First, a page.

The only reason she didn’t reconsider her decision to ask for his help was because she was more afraid of the ghost than she was of the stranger. Besides, no one, who knew Tommy, would dare harm his wife. “Mr. Stockton? I’m Mrs. Thomas Garrison. I’m the one who sent for you. Please, come in.”

He wiped his feet, removed his hat and walked into the house but didn’t stop very far past the door. He cautiously examined the room, looking to the fireplace, table, and chairs.

“Daddy! Daddy!” Mary and Annie ran into the room but stopped when they saw the stranger.

A flush of embarrassment raced up Cynthia’s face. “No girls. It’s a friend of your Father’s.”

Mr. Stockton asked, “Where is ol’ Tommy Two—”

“We don’t use that name in our home,” Cynthia said quickly.

He glanced at the girls and nodded. “My mistake ma’am. I mean, where is Mr. Garrison?”

“Girls, go on back to bed now. Annie, help your sister.”

The girls did as they were told and soon Cynthia was alone with the stranger. “Please have a seat.”

When the man sat down, his guns clanked against the chair.

“I’m going to get straight to the point, Mr. Stockton.” She placed a kettle into the fire, moving a stocking that hung from the mantle out of her way. “I have a problem. You see, after my husband left on a business trip…”

“Uh huh.”

“… I’ve had a visitor that I need to get rid of.”

“Killin’ ain’t my specialty.”

“I know.” She turned around and peered at the filthy man who sat across from her. She considered her words carefully, but at the last minute decided it wasn’t the time to beat around the bush. “I don’t need a killer. My husband told me what you do. I need someone who can get rid of a ghost.”

“He told you about that, huh?”

“He told me you had a special ability of some kind.”

“Are you sure it’s a ghost and not some coyote or raccoon? That’s happened before.”

“I’ve seen it out by the horses. It ain’t no coyote. It’s shaped like a man, but I can see right through it. It rattles the horses, scares them silly, and just as it turns its head to look at me… I turn away and hide. I’m afraid if it sees me it’ll come inside. I don’t want it coming inside, Mr. Stockton.” The kettle whistled, and she jumped.

“I’m not sure what your husband told you, ma’am, but I can’t get rid of the devil if that’s what you got. I’ve had a lot of folks wanting me to get rid of the devil.” He laughed and shook his head. “You see, I’m kind of what you call an interpreter. Alls I can do is listen.”

She poured him a cup of coffee and carried it to him, the coffee spilling a little from her shaky hands.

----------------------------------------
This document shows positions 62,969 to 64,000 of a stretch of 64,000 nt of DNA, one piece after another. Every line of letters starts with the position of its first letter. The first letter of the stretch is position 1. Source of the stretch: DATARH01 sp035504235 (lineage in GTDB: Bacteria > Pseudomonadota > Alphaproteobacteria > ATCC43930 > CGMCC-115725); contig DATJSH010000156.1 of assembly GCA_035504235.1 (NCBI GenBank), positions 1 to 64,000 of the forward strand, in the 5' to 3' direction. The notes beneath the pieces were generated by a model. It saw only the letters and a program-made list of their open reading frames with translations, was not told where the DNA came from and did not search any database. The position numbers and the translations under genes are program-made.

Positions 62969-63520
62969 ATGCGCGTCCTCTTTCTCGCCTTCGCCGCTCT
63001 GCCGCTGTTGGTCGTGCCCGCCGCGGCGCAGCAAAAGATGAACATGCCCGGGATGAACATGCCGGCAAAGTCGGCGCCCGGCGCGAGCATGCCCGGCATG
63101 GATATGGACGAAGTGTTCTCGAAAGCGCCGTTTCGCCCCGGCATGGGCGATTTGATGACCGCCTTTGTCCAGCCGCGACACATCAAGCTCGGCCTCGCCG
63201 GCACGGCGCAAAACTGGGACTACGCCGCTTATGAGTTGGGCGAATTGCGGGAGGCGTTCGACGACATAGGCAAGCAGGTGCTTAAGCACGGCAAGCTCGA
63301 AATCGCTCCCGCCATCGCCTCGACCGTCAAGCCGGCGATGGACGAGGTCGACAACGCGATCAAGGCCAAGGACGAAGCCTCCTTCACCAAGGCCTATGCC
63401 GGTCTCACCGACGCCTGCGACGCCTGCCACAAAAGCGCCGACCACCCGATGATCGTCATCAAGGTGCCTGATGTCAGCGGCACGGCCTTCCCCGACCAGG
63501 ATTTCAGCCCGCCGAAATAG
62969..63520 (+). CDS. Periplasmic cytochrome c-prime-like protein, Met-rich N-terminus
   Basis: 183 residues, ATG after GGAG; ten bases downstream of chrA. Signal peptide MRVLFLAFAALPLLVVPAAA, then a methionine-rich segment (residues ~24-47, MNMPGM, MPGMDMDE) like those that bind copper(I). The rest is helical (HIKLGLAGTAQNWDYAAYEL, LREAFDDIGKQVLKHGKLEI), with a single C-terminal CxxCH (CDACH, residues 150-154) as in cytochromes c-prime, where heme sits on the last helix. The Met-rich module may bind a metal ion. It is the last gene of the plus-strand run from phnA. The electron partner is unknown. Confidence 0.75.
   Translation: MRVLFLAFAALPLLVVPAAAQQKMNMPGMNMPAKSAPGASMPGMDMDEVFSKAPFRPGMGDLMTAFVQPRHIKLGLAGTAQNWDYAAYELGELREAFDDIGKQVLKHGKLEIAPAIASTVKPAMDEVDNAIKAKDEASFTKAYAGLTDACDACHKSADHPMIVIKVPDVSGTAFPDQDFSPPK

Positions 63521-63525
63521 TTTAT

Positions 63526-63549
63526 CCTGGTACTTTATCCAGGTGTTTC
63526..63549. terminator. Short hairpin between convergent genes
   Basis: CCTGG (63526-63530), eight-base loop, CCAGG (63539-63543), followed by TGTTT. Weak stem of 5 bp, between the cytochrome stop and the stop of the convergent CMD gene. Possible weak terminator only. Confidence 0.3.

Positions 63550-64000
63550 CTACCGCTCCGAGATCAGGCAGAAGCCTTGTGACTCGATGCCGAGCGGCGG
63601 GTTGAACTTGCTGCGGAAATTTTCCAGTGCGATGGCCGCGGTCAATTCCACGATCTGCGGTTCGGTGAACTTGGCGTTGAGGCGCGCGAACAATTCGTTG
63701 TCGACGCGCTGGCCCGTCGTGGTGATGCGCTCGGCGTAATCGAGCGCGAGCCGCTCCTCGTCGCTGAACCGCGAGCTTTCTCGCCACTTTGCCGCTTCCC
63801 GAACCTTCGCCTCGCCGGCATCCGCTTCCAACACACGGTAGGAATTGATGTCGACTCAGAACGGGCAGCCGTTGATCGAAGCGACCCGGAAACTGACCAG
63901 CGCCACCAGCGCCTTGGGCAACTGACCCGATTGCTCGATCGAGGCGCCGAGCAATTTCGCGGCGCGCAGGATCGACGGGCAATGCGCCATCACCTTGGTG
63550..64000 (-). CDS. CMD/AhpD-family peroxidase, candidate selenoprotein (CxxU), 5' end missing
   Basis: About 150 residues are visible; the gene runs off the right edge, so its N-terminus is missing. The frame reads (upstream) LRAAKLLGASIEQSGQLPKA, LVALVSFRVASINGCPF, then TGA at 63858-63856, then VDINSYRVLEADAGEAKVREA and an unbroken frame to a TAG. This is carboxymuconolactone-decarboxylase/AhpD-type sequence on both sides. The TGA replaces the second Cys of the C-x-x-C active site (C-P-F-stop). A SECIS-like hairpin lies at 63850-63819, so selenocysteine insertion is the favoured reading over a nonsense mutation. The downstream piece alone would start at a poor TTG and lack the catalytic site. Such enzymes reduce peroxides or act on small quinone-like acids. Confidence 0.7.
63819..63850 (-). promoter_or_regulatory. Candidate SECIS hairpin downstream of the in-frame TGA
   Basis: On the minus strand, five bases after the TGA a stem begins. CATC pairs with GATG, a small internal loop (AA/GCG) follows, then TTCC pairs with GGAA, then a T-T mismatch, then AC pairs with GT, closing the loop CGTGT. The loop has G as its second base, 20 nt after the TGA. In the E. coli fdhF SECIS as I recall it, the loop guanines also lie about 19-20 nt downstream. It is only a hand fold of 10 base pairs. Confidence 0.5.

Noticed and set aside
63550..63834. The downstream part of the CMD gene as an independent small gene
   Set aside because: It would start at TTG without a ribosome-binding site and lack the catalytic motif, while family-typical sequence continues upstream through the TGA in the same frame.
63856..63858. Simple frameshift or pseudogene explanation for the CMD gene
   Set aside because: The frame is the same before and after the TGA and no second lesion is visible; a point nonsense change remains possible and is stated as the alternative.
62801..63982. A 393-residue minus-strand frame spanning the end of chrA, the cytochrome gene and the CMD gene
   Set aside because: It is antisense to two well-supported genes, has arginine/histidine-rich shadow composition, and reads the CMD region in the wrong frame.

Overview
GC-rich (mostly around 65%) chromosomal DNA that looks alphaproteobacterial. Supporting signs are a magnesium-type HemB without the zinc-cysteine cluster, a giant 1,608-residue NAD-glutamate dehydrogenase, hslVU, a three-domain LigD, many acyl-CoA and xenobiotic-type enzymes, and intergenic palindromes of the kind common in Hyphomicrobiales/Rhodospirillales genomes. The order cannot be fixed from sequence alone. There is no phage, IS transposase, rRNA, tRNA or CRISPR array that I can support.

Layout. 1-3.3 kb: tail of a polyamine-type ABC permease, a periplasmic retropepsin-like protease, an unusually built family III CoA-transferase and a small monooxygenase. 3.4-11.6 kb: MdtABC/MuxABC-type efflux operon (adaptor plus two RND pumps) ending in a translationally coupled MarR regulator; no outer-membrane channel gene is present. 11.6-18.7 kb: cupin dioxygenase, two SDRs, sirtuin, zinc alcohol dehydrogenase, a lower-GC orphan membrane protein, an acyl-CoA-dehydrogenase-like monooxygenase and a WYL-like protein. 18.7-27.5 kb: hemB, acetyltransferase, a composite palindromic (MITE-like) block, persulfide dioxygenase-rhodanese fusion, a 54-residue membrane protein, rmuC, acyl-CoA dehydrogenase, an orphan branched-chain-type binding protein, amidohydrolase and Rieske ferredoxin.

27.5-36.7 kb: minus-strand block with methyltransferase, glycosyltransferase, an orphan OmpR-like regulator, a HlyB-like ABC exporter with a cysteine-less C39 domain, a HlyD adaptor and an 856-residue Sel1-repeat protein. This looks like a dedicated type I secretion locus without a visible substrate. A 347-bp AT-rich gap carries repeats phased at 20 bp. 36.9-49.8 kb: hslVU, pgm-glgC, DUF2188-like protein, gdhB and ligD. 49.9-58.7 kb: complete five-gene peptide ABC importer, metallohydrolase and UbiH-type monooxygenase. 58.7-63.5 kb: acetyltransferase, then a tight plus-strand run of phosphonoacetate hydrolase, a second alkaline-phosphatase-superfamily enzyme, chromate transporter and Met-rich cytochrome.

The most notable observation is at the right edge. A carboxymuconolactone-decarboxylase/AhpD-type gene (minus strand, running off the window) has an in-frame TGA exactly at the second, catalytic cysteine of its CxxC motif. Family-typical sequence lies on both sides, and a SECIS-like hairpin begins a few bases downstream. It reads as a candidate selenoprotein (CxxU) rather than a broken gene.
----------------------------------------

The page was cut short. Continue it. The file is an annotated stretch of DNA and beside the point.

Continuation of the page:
“You have a mighty fine home, Mrs. Garrison.” He took a sip of his coffee. “Real clean.”

The compliment made her feel uncomfortable. The way they lived, always on the move, they didn’t have things like other people, so there was nothing to make things untidy. Sometimes they lived in hotels in town, but it was worse when they had to stay with “friends.” She was grateful that this time they had found an old abandoned house out on the prairie—at least that was what her husband had told her. She didn’t question why it had furniture and a nice fence.

He looked around, nodding. He pointed to the fireplace with his hat. “February is a little late to still have your Christmas up.”

“Shhh. I’m waiting on Thomas so that we can have Christmas as a family,” she whispered. “The girls don’t know Christmas is over. They shouldn’t have to wait much longer. Thomas will be back any minute now.” After the stranger nodded, his eyebrow up, and clicked his tongue, Cynthia stared down at the floor—She knew he didn’t believe her, and she didn’t really have a choice but be straight with him. “I really don’t know when he’ll be back. I don’t have any money. I swear as soon as he does return…”

“A hot meal would do fine.”

Cynthia cooked. Even though she had to use the remainder of the breakfast food, she wasn’t too worried. Thomas had played it close before but always returned right before all the supplies were depleted. She smiled and thought maybe this was a sign that he would be home soon.

After Cynthia put a plate on the table in front of Mr. Stockton, he dug in like he hadn’t had a meal in a while. She turned away when he started sopping up the eggs with the biscuits, the yellow dripping down his chin as he talked. “I was given this machine by a feller down in San Francisco. Sorta payment for a debt he owed me. I’ve had it for twenty-some-odd years. It’s never failed me. It brings ‘em out all right, and I can hear ‘em. I can’t talk to ’em, but I can hear ‘em through that machine. Don’t ask me how the dang thing works, cause I don’t know.”